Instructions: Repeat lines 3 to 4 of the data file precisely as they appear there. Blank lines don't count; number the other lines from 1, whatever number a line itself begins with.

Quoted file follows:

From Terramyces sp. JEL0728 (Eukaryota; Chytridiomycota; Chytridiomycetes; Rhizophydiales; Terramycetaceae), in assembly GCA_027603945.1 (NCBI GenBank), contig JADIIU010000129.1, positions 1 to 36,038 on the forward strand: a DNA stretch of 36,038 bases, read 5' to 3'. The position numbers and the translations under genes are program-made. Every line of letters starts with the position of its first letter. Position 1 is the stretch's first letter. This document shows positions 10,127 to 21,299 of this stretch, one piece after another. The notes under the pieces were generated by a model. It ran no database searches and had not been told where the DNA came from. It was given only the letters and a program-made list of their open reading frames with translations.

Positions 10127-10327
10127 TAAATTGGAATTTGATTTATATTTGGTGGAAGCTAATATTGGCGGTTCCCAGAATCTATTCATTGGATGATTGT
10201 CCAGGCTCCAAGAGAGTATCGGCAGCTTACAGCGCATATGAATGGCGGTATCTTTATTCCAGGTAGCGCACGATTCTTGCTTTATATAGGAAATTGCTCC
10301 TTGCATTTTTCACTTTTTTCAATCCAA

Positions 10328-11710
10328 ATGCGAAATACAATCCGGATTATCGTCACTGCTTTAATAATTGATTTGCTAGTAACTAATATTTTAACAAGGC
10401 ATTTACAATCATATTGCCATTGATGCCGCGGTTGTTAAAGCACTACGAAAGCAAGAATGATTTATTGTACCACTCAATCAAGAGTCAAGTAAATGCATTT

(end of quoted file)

10127 TAAATTGGAATTTGATTTATATTTGGTGGAAGCTAATATTGGCGGTTCCCAGAATCTATTCATTGGATGATTGT
10201 CCAGGCTCCAAGAGAGTATCGGCAGCTTACAGCGCATATGAATGGCGGTATCTTTATTCCAGGTAGCGCACGATTCTTGCTTTATATAGGAAATTGCTCC